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Abigail Carter touches her husband's name (Arron Dack) with her children Olivia Dack and Carter Dack during an unveiling of a plaque in Ottawa on Sunday, Sept. 15, 2002. The plaque is in honor of the Canadians who died during the attacks on the World Trade Centre in New York on Sept. 11, 2001. (Jonathan Hayward/The Canadian Press/Jonathan Hayward/The Canadian Press)
Abigail Carter touches her husband's name (Arron Dack) with her children Olivia Dack and Carter Dack during an unveiling of a plaque in Ottawa on Sunday, Sept. 15, 2002. The plaque is in honor of the Canadians who died during the attacks on the World Trade Centre in New York on Sept. 11, 2001. (Jonathan Hayward/The Canadian Press/Jonathan Hayward/The Canadian Press)

Canada's 9/11 families spent last decade learning how to live with loss Add to ...

The pain can still ambush them at an unexpected moment, the love for those taken is ever strong, but life has gone on.

For many who lost family in the 9/11 attacks, continuing after a terrible loss is a work in progress — particularly as their grief gets dragged into the global spotlight every September — but it's one devoid of self pity.

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Rather than letting their love for those killed hold them back, they've spent the last decade distilling the positives from the pain and finding new strength in the process.

Loretta Filipov's husband Alexander was on American Airlines Flight 11 when it hit the World Trade Center. Ten years later, she's hoping people will focus on his life, rather than the tragedy of his death.

“I'm not going to go stand in public and cry; I'm not going to say, ‘Oh, poor me,“’ the 74-year-old Ms. Filipov said in an interview. “My life changed and it will never be the same. But I'm moving forward every day.”

Alexander Filipov was an electrical engineer who grew up in Canada and became a U.S. citizen in the 1960s. The 70-year-old father of three had been living with his wife in Concord, Mass., for 44 years when he was killed just days before their wedding anniversary.

“I thought my world was over,” his wife said of the first few days following the tragedy.

“But after the shock and the awe of it all, we decided two things: we weren't going to be afraid of anything and we certainly didn't want a war to start and kill more people.”

Ms. Filipov established the Al Filipov Peace and Justice Forum in her husband's memory, held around the 9/11 anniversary every year, and later joined September Eleventh Families for Peaceful Tomorrows, an organization advocating non-violence.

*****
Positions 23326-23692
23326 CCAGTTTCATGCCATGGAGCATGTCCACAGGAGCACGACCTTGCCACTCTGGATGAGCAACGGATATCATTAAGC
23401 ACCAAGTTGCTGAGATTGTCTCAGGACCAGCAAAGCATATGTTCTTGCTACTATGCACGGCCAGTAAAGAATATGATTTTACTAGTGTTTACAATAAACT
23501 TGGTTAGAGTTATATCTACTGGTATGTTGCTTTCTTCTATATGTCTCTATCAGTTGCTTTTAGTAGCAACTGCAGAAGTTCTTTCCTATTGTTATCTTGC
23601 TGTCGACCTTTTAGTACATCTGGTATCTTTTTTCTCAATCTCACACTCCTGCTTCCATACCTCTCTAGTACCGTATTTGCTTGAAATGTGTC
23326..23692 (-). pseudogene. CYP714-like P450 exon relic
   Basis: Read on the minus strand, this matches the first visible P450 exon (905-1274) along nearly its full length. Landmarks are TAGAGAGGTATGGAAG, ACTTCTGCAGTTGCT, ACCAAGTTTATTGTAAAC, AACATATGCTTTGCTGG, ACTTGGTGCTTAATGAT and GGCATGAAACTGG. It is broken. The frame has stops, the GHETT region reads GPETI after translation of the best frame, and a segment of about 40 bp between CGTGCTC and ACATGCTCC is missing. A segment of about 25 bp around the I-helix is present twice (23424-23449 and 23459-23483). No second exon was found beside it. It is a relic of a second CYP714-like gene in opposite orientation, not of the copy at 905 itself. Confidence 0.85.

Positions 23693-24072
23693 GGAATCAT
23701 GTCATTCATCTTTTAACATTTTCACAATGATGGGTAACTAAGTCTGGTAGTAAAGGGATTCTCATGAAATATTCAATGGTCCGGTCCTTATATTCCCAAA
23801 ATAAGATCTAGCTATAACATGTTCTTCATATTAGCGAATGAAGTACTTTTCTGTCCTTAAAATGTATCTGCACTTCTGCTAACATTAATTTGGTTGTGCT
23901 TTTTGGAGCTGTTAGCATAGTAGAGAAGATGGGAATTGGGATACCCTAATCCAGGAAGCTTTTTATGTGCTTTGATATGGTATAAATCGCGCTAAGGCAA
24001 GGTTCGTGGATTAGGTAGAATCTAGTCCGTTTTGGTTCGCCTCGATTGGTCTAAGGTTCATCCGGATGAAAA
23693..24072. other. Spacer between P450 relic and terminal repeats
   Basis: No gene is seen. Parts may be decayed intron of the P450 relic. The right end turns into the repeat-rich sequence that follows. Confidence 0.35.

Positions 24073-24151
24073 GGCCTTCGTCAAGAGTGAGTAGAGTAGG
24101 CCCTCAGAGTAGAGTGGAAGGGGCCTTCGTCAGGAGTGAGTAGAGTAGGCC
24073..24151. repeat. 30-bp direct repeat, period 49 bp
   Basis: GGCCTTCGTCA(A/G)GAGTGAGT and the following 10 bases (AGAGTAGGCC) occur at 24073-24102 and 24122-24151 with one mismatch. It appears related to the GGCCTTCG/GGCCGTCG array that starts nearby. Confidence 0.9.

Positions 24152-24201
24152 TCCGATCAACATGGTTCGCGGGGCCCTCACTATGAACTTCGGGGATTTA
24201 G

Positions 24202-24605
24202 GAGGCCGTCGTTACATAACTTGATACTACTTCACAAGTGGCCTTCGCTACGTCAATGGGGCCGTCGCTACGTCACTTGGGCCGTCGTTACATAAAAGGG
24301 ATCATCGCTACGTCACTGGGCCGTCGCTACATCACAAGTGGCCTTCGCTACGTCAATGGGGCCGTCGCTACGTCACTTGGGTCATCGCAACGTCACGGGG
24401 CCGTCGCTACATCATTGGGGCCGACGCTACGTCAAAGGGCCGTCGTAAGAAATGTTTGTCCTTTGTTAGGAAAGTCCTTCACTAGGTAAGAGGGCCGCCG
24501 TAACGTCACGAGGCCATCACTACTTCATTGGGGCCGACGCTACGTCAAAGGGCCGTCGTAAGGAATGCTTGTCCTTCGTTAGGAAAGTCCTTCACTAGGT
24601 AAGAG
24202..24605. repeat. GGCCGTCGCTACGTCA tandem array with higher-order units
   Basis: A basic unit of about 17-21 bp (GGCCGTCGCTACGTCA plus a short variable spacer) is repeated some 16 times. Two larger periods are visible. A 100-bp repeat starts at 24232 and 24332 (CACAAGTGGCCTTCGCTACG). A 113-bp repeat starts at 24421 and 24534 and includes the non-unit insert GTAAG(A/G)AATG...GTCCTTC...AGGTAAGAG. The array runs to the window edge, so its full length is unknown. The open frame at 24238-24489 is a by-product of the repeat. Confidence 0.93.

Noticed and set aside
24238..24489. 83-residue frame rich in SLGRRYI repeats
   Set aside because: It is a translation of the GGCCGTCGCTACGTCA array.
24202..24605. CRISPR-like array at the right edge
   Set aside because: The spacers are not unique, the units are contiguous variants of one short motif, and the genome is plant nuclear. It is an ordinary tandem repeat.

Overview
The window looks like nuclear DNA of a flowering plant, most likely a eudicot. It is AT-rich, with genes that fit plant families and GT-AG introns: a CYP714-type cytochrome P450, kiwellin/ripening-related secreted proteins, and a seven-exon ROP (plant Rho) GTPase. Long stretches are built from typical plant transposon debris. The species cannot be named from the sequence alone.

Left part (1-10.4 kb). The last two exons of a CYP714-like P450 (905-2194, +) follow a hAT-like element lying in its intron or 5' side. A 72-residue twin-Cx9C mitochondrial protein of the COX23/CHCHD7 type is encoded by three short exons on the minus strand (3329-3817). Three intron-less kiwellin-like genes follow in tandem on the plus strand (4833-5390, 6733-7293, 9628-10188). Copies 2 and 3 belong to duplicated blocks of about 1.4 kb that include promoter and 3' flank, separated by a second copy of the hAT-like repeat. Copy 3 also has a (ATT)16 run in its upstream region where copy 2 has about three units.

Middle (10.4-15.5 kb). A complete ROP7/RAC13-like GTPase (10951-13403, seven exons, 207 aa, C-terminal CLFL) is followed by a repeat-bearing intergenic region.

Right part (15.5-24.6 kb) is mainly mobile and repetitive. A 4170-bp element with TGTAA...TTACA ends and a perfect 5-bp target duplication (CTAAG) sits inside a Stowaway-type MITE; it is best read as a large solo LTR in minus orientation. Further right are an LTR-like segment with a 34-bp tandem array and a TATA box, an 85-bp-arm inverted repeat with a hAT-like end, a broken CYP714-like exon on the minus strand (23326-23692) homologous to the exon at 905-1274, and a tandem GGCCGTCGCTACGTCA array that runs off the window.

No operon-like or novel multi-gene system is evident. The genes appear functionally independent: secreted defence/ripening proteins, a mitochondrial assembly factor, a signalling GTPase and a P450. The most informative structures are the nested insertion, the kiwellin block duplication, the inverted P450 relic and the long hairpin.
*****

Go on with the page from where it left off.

“They were all my best friends that I never wanted to know,” she said of those she met. “You could go through life being angry and revengeful or you could do something good, and I chose the latter.”

Ten years on, Ms. Filipov wants people to know she's just like any other widow.

“When you lose a loved one, the pain is the same, no matter when or who — the only difference was that ours was very public,” she said. “I don't want to be a victim anymore.”

Abigail Carter understands. She's spent the last few years convincing people she's made peace with the loss of her husband.

“When you have a loss that happens really close to you it sort of awakens you, you sort of lose your fear of death a little bit,” said the 45-year-old widow.

“You kind of have a renewed appreciation of life.”

Ms. Carter's husband Arron Dack, a 39-year-old father of two, was attending a conference at the World Trade Center on Sept. 11. He called his wife after the first plane hit the tower he was in.

“He said a bomb had gone off,” said Ms.Carter, who lived in New Jersey at the time. Mr. Dack, who was on the 105th floor, told her to call 911, which she did. Minutes later, an officer told her a plane hit the building.

“I turned on the TV just in time to see the second plane hit the second building and that was pretty dramatic.”

Ms. Carter remembers initially going into “calm mode,” asking for children's books on grief just hours after the towers fell. That calm then gave way to total numbness.

“It was like I was watching my own life through a pair of goggles,” she said, describing her world at the time as devoid of colour. “It was like I was an automaton.”

After eight months, Ms. Carter's numbness was replaced with panic over the arrival of summer — a period that brings back memories from when her husband was alive. She still wrestles with that panic, although she's far more adept at handling it.

“You're trying to keep yourself so busy so you don't have to think about what's not there,” she said. “That freneticism, I have to work really hard, even still, to keep that at bay.”

Ms. Carter now lives in Seattle with her two children. She quit her job soon after her husband died because she was unable to concentrate. Instead, she began to write. Putting her tangle of emotions down on paper led to a book titled “The Alchemy of Loss.” Carter is now a blogger and a speaker on grief and resiliency.

“I maybe live too much in a world of loss,” she said with a light laugh, adding that she tries to put a positive spin on life after grief.

“None of us want to close the chapter, it just becomes part of the fabric of who we are ... We've shown to ourselves our own strength.”

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